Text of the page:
A few years ago read an piece in a book that said there were only three variations: Manhattan, New England, and Rhode Island. And I do not remember exactly what the Rhode Island variation was supposed to be (and cannot find the book now). But, as I recall, and please don't trust my memory, it was supposed to be a grayish, not very thick, soup. Sorta like a New England chowder but without the milk products. Whether it was supposed to be made from a roux, I do not remember.

Have Googled many times and finally decided that I could not find such a thing.

Found a recipe from the last governor of the state, Lincoln Almond, The ingredients seemed just like good old New England clam chowder, except it left out the bacon/ fat back (there was plenty of flour, and milk and cream). Seems just like the New England version.

So I guess if there is an authentic 'Rhode Island clam chowder' made without milk/cream, the ex-governor either does not like it or has never heard of it.

If anyone knows anything more about Rhode Island clam chowder would love to hear it.

What I have found is that the major difference between the 'white chowders' seems to be in the amount of flour used.

Went to Jasper White's book. He specifically shuns the addition of any thickener, relying only upon the starch from the potatoes to add what thickening they do. But he sure does add cream.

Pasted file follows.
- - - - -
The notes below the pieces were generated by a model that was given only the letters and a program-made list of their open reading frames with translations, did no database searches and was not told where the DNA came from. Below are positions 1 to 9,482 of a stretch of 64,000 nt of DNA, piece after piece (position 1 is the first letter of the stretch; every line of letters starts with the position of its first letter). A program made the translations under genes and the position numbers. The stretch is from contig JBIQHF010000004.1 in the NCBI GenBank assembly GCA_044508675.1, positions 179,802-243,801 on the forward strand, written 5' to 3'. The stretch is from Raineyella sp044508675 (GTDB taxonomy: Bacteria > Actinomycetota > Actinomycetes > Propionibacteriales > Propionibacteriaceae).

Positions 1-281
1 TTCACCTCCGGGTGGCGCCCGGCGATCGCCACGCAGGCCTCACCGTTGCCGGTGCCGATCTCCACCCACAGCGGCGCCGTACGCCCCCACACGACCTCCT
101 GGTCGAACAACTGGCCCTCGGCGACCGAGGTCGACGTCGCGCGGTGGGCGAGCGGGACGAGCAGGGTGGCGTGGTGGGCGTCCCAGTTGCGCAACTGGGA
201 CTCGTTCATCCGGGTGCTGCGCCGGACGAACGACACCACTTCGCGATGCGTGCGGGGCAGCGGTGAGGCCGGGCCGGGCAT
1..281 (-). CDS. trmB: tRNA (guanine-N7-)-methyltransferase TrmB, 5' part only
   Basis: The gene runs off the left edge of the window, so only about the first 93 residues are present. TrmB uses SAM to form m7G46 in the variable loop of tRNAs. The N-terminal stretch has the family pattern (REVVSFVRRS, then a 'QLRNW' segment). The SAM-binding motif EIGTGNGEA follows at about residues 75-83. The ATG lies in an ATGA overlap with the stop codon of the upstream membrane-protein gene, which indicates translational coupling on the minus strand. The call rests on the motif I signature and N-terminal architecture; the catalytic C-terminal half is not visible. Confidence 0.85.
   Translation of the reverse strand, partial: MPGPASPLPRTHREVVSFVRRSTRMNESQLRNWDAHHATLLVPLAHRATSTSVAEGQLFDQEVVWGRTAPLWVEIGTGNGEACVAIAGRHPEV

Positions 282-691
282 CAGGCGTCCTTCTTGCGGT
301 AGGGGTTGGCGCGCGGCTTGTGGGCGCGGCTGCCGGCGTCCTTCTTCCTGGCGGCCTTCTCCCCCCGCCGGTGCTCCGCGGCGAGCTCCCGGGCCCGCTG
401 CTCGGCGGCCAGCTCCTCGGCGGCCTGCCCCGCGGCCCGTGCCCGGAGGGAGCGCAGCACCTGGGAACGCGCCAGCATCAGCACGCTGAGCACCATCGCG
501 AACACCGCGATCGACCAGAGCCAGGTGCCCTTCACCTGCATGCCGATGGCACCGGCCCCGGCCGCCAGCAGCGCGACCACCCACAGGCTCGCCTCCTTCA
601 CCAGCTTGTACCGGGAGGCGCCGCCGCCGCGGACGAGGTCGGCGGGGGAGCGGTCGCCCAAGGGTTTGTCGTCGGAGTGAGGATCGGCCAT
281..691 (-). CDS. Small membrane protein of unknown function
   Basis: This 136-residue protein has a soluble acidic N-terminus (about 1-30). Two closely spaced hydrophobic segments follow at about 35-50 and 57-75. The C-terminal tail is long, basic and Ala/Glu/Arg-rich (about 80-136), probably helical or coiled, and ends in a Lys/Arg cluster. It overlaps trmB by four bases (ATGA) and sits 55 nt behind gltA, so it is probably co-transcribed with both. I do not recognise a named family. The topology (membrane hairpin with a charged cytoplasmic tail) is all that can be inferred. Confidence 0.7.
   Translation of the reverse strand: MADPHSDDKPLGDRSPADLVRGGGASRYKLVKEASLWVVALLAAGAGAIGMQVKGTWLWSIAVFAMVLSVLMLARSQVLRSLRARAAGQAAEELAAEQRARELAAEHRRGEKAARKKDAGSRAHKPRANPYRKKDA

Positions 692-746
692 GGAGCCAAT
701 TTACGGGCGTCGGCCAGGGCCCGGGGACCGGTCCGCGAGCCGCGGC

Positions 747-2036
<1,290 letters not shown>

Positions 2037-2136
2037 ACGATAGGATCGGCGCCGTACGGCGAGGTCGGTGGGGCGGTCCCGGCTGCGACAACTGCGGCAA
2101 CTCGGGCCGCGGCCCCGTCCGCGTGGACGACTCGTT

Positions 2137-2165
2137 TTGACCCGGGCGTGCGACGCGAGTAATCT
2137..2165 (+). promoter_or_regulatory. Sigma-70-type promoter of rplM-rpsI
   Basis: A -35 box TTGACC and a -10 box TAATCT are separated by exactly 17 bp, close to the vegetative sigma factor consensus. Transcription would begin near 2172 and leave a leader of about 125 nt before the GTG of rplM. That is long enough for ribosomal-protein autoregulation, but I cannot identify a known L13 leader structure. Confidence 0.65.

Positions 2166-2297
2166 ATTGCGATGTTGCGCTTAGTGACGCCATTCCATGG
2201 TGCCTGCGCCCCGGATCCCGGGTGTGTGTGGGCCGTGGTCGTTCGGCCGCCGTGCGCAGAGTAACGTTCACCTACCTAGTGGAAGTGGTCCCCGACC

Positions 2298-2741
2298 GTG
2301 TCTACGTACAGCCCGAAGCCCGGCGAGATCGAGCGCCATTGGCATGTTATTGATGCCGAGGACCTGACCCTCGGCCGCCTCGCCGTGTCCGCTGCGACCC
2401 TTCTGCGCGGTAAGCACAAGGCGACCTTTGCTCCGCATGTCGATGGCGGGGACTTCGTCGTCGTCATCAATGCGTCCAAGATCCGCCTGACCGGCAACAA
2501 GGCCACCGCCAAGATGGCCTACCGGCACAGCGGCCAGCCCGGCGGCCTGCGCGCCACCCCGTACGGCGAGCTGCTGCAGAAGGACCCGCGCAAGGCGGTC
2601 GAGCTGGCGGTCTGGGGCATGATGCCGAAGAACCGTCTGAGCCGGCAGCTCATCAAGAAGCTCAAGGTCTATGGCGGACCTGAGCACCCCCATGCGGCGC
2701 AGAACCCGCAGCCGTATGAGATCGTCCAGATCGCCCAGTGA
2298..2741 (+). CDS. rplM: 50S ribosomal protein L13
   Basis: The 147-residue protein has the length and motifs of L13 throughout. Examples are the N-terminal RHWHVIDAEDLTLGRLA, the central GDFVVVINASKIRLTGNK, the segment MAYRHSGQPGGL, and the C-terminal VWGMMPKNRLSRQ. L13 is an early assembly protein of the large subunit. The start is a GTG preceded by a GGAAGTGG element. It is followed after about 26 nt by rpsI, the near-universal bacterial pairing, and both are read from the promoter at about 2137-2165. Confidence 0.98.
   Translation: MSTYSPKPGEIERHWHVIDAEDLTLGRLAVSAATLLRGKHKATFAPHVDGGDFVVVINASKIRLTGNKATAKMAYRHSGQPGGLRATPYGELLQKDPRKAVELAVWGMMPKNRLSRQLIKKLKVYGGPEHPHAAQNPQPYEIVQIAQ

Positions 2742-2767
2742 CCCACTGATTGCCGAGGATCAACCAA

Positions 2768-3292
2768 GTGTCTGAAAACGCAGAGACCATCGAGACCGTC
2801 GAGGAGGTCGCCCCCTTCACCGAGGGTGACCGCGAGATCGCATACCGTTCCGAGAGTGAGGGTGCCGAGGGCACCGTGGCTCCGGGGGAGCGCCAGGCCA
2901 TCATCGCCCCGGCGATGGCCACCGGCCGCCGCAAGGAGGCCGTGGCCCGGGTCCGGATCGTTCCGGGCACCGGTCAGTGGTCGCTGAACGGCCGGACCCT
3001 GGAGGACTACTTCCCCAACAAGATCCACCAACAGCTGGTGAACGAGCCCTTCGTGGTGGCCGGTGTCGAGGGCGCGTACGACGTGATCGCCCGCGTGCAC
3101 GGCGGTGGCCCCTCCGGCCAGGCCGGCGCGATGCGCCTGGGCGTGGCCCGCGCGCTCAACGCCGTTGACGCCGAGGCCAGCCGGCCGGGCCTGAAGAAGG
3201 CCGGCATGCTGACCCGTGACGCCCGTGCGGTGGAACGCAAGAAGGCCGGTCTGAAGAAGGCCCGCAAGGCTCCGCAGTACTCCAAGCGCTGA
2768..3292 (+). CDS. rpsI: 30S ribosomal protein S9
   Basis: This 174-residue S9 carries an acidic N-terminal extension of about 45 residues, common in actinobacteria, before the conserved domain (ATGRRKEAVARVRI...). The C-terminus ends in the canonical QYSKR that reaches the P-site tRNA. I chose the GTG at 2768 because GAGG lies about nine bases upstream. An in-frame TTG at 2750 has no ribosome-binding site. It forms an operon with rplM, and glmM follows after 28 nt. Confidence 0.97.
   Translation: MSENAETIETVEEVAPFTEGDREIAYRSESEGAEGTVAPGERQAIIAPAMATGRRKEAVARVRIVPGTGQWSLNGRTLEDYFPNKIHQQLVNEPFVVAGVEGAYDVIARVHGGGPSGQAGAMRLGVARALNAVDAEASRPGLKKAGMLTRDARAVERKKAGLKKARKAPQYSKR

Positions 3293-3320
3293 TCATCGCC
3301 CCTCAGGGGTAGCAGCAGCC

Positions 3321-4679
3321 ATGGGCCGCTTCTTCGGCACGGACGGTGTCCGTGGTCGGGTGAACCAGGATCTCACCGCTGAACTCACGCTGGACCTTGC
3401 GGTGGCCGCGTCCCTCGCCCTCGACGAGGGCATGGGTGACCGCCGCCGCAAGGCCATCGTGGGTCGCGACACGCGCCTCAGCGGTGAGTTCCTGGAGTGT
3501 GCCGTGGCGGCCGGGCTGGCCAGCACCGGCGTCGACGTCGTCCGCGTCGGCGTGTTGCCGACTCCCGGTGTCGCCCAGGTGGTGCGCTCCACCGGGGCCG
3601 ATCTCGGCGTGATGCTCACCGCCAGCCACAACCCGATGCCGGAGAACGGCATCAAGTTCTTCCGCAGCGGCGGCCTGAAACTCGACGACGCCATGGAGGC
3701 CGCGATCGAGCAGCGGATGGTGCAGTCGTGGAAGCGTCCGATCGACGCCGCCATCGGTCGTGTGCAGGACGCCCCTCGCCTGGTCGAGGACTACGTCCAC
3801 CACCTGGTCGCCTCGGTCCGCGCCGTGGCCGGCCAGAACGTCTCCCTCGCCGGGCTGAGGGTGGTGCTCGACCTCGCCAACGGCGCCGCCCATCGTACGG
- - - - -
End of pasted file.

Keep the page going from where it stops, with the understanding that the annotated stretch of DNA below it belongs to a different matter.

Other recipes utilize varying amounts of flour and fat (roux).

That is all I know about clam chowder, but would love to learn more.
auntdot is offline   Reply With Quote
Old 04-02-2006, 08:46 AM   #17
Master Chef
 
Join Date: Mar 2006
Location: Culpeper, VA
Posts: 5,803
Re: Rhode Island Clam Chowder, several online sources describe it as a "clear broth" clam chowder. Pretty much the same solid ingredients as New England Clam Chowder, but absolutely no milk or cream, or any type of roux. The clam broth gets its slight thickness from using starchy rather than waxy potatoes as one of the ingredients.
BreezyCooking is offline   Reply With Quote
Old 04-02-2006, 11:53 AM   #18
Head Chef
 
auntdot's Avatar
 
Join Date: Aug 2004
Posts: 2,418
Thanks Breezy, did do some Googling but didn't find that.
auntdot is offline   Reply With Quote
Old 04-02-2006, 12:21 PM   #19
Master Chef
 
Join Date: Mar 2006
Location: Culpeper, VA
Posts: 5,803